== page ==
Eastern Health to Introduce New Groundbreaking Program


Plans set for introduction of Molecular Imaging Program

Eastern Health is getting a new PET… and it’s not the furry kind! Eastern Health has announced its plans to launch a Molecular Imaging Program that will introduce a positron emission tomography/computerized tomography (PET/CT) scanner to this province.

A PET/CT scanner, like the one purchased by Eastern Health. Photo courtesy of Phillips Medical.

A PET/CT scanner, like the one purchased by Eastern Health. Photo courtesy of Phillips Medical.

A PET/CT scanner, like the one purchased by Eastern Health. Photo courtesy of Phillips Medical.

Dr. Peter Hollett, Clinical Chief of Nuclear Medicine at Eastern Health and member of the Molecular Imaging Steering Committee, believes that the introduction of such a program will greatly improve health care in this province.

Dr. Peter Hollett, clinical chief of nuclear medicine at Eastern Health.

Dr. Peter Hollett, clinical chief of nuclear medicine at Eastern Health.

“Operating our own PET/CT scanner within this province provides the people we serve with a better chance at fighting various illnesses and experiencing more positive health outcomes.”

A PET/CT scanner is a vital diagnostic tool most commonly used to detect and assess and help determine treatment for a large number of cancers.

This technology is also used for the assessment and diagnosis of cardiac disease and some neurological disorders, including dementias such as Alzheimer’s disease and movement disorders such as Parkinson’s disease.

“A PET/CT scan would be able to tell a physician whether their patient’s chemotherapy is working far in advance of any other imaging techniques, it will allow physicians to monitor blood flow in the heart more effectively and will provide a means to positively diagnose Alzheimer’s disease from other types of dementia, which is something we could not previously do in this province,” added Peter.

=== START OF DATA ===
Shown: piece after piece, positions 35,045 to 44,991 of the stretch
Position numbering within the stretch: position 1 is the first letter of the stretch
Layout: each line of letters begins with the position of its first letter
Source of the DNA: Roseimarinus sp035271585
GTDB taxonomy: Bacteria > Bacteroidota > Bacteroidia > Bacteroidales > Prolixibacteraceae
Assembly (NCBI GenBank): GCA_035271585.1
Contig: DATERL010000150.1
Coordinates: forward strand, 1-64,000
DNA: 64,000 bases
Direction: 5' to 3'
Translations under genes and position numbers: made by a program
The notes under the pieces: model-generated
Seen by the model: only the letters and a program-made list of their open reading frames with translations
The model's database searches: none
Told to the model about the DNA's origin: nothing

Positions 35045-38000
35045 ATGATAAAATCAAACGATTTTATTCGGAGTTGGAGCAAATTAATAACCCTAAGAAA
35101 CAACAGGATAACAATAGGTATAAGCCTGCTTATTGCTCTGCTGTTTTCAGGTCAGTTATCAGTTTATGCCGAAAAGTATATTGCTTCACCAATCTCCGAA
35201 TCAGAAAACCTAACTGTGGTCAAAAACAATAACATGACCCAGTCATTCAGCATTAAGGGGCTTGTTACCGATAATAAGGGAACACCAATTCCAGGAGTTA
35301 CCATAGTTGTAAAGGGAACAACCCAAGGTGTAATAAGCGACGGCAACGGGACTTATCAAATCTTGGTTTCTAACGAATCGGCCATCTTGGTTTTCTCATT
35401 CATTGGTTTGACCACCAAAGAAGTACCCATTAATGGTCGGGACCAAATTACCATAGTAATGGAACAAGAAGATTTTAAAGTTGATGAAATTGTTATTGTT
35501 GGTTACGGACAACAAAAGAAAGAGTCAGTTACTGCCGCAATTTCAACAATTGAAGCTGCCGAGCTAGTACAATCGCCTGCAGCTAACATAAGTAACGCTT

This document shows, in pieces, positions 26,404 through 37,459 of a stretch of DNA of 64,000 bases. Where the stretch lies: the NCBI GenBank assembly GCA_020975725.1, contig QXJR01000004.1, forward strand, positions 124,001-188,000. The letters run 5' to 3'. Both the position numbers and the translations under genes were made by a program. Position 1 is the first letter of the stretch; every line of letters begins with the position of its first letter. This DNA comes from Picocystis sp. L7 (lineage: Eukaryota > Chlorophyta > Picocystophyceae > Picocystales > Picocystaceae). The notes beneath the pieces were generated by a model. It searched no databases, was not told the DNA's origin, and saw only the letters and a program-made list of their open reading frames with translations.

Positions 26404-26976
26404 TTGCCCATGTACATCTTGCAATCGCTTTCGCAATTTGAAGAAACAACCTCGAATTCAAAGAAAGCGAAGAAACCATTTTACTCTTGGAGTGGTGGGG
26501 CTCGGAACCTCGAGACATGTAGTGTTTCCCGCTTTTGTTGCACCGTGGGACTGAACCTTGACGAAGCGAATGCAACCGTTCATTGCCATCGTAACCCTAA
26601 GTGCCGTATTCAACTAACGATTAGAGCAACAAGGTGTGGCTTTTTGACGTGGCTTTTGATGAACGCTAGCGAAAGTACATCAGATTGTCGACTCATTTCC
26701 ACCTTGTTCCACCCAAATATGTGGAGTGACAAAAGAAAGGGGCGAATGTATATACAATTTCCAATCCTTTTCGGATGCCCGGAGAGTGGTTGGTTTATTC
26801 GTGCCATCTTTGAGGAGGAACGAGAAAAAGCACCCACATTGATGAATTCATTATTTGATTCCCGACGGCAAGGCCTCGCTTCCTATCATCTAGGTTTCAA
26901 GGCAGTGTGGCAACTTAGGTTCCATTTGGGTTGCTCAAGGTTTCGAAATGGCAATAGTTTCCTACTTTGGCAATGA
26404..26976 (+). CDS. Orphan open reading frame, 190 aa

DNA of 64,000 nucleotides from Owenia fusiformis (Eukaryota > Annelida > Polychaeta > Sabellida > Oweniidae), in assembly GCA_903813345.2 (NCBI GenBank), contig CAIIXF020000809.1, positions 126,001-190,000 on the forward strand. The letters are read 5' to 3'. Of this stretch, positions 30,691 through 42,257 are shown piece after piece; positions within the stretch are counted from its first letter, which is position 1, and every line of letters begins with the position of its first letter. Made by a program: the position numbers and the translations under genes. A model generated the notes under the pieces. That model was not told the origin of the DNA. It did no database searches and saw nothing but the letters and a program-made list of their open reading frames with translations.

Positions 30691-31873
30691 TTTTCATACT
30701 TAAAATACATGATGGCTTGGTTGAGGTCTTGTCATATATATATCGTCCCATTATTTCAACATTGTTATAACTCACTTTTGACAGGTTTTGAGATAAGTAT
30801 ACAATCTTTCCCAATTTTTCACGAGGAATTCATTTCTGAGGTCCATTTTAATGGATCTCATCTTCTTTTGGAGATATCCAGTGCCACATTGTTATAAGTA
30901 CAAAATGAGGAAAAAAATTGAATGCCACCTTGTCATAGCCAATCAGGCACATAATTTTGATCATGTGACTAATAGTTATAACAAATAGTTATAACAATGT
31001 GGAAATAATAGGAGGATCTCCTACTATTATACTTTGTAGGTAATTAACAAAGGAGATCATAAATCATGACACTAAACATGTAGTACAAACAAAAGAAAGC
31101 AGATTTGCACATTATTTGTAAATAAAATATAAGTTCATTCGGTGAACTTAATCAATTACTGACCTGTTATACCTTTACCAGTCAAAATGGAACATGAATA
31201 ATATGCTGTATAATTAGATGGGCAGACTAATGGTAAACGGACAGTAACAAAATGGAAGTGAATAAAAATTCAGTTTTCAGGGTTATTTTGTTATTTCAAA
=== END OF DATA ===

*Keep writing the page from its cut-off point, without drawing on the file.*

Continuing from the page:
Cyclotron to be introduced

In conjunction with the PET/CT scanner, Eastern Health will operate a cyclotron, a device used to create medical isotopes. Medical isotopes are used in PET/CT imaging, as well as some other diagnostic imaging procedures currently available through Eastern Health’s Nuclear Medicine Program.

Members of Molecular Imaging Steering Committee checking out a Cyclotron. Eastern Health later purchased this same model.

Members of Molecular Imaging Steering Committee checking out a Cyclotron. Eastern Health later purchased this same model.

Members of Molecular Imaging Steering Committee checking out a Cyclotron. Eastern Health later purchased this same model.

“Operating a cyclotron in close proximity to the PET/CT scanner will ensure the stable and timely supply of the medical isotopes needed to carry out the scanning process, which is crucial to providing a reliable and efficient Molecular Imaging Program,” said Peter.

As the medical isotope is made up of radioactive material, the regulatory processes for operating a cyclotron are extensive. There are two principal federal regulatory agencies involved – Canadian Nuclear Safety Commission (CSNC) and Health Canada. In addition, there will be numerous safety protocols in place to ensure that the radioactive material does not get released into the environment, including filtration systems within the air release system, lead walls and extensive radiation monitoring.

“We have no doubt that the processes outlined by the federal regulatory agencies, matched with the design of the facility and our organization’s commitment to quality and safety, will ensure that this cyclotron is operated safely, so that we can produce the medical isotopes needed to diagnose and treat man diseases,” added Peter.

Introducing Dr. Conor McGuire

While the program is still in the planning stages Eastern Health has already recruited one physician who will be influential in the development and operation of the Molecular Imaging Program, Dr. Conor McGuire. Dr. McGuire was recruited from the University of Alberta, where he held the position of Medical Director of the Molecular Imaging Program. Dr. McGuire was instrumental in the introduction of the Molecular Imaging Program at the University of Alberta.